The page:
Looking over JM’s ancestors, we see that both of the births with unknown parents occurred in greater London — that of MAS in 1851, and EM in 1846. As such, we’ll begin our analysis by surveying two possible connections between JM and the Shaw line: JM to ECM to MAS (b. 1851) to a male Shaw — and/or JM to her mother, to her maternal grandmother to her maternal great-gandmother (b. 1846) to a female from the Shaw line.
In essence, we are looking for 3 generations between a male Shaw and JM or 4 generations between a female Shaw and JM such that the connecting individual on the Shaw tree was of childbearing age between 1846 and 1851. Since in each of our preliminary cases one parent is known to be an individual from outside the Shaw tree, JM’s connection to the Shaws would be that of a half, rather than full, sibling. Doing the MathAt this point, it may be helpful to discuss the implications of DNA linkage — the elephant in the genetic room these 11 Shaws and Ms share. The basic idea, of course is that the more DNA two individuals share, the more closely they are related. However, it’s worth remembering that determining such a relationship depends on two factors: the amount of shared linkage, and a certain degree of common sense.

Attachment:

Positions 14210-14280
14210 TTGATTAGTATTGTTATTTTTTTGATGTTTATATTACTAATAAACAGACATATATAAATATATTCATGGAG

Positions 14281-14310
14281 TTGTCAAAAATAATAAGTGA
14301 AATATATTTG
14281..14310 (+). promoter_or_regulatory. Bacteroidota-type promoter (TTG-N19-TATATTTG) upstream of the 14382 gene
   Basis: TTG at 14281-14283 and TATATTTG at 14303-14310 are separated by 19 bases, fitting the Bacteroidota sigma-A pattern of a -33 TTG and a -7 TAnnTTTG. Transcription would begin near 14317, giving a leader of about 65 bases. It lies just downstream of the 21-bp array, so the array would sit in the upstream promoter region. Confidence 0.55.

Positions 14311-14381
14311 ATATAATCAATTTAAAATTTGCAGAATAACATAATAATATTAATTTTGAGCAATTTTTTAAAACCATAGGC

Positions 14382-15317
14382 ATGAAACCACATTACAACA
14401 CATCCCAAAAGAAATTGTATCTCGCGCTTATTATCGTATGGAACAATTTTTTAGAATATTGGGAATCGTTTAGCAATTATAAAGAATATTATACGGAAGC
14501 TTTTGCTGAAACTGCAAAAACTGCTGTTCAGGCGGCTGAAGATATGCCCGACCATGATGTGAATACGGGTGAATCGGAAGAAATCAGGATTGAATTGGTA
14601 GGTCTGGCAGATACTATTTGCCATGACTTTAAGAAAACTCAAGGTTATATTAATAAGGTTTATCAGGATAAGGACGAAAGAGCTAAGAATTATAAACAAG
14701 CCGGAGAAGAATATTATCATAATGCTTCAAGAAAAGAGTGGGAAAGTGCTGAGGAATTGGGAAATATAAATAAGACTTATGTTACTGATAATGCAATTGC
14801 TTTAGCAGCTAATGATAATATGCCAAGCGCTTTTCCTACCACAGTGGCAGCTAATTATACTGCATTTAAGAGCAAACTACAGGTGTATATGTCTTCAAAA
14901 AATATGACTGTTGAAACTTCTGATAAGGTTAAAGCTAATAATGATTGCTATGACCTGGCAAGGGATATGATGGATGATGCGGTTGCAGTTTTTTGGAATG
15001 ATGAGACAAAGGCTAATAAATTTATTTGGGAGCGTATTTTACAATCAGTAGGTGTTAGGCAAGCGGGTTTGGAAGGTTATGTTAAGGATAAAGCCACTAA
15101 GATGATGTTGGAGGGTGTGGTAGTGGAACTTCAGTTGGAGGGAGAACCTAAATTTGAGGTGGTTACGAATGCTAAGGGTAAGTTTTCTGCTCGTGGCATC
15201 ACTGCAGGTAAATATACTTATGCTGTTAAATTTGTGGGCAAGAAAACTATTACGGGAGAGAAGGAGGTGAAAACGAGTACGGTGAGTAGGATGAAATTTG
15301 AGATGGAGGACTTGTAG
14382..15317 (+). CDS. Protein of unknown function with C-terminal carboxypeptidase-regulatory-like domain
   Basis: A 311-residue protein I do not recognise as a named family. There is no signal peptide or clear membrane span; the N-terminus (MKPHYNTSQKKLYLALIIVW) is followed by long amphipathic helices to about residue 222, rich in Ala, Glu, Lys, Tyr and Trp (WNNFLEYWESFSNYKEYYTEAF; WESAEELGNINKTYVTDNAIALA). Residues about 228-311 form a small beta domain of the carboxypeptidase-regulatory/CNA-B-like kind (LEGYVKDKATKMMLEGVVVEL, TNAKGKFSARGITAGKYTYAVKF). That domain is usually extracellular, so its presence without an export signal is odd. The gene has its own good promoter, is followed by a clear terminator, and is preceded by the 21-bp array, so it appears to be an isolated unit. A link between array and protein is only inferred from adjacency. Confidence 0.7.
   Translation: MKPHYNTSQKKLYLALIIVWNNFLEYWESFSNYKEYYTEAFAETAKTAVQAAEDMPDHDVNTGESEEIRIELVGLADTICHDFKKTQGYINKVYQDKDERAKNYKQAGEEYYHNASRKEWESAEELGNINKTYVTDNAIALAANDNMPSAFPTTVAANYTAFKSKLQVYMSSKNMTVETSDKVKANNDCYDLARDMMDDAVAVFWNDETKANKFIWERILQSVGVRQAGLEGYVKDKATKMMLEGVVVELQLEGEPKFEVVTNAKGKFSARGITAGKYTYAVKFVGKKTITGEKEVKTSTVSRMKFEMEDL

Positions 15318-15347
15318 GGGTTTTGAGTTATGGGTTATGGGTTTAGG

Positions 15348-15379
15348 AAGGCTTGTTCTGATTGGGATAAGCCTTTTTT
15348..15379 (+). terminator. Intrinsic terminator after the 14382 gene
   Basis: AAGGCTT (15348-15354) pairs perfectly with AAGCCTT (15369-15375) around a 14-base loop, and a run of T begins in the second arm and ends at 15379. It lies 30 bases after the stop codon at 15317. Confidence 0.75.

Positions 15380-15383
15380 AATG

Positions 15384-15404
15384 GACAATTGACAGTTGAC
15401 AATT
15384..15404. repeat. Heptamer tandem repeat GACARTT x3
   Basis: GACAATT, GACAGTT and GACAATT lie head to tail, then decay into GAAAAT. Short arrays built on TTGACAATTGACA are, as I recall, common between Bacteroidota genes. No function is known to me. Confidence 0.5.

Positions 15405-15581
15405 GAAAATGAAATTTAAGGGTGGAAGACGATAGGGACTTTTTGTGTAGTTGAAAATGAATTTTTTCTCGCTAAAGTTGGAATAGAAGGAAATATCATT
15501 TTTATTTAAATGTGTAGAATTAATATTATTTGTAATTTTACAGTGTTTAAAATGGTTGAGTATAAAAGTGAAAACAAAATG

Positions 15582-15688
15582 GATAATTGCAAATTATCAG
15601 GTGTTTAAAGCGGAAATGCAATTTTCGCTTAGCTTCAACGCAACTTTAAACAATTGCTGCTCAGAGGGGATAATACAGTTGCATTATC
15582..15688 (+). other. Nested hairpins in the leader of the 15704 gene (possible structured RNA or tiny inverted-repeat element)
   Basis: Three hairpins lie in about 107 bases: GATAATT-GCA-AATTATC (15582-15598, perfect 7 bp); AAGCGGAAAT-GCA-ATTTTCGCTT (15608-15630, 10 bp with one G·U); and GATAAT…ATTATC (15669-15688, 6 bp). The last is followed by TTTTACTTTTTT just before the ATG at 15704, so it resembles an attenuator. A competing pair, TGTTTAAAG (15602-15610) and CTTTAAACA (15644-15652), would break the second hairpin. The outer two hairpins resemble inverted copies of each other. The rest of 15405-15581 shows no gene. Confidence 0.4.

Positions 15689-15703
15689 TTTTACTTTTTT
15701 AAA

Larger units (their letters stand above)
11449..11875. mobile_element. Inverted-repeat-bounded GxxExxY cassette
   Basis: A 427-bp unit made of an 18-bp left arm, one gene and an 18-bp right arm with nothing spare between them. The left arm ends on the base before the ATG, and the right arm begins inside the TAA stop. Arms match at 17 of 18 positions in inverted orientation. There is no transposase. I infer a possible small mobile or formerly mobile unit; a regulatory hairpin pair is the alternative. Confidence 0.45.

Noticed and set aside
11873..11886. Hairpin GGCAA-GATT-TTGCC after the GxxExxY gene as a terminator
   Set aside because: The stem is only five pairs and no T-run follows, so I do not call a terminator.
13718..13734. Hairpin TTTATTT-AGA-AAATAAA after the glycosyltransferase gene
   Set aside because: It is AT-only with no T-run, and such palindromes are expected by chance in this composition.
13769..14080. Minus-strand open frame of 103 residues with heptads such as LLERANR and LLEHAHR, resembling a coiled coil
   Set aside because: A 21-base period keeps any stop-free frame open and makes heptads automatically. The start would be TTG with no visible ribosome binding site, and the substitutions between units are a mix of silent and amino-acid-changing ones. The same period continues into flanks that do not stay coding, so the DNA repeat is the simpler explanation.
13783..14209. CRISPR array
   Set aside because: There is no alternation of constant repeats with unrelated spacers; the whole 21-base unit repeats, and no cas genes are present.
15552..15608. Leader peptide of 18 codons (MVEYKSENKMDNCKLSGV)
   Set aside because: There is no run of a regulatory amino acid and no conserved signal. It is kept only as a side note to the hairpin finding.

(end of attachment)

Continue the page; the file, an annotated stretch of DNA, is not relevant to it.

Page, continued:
Let’s begin with a basic example: an individual encounters a match on Ancestry that shares something like 3,500cM of DNA. Ancestry will tell you that this is a parent/child relationship, but amount of DNA linkage will not tell you whether the match is to your parent or your child. We can only infer the correct answer from the birth year of the match, as only one scenario at a time is realistically possible — despite either being valid based on the shared DNA.
The solution lays with another tool at DNApainter.com: the tool used to generate the pro forma tree diagram, the What Are The Odds tool (WATO). Returning to our previous Shaw family diagram, we can clear out CG’s linkage, and enter in what we know JM shares with CG, DS, and BH.
Here’s a preliminary set of hypotheses, along with their scores (click to enlarge):
The following table shows why many of the 35 hypotheses can be excluded:
ConclusionThe preceding case study has determined that prior to his marriage in 1864, John Shaw (1811–1890) fathered a daughter, MAS, whose descendants populate the M family line.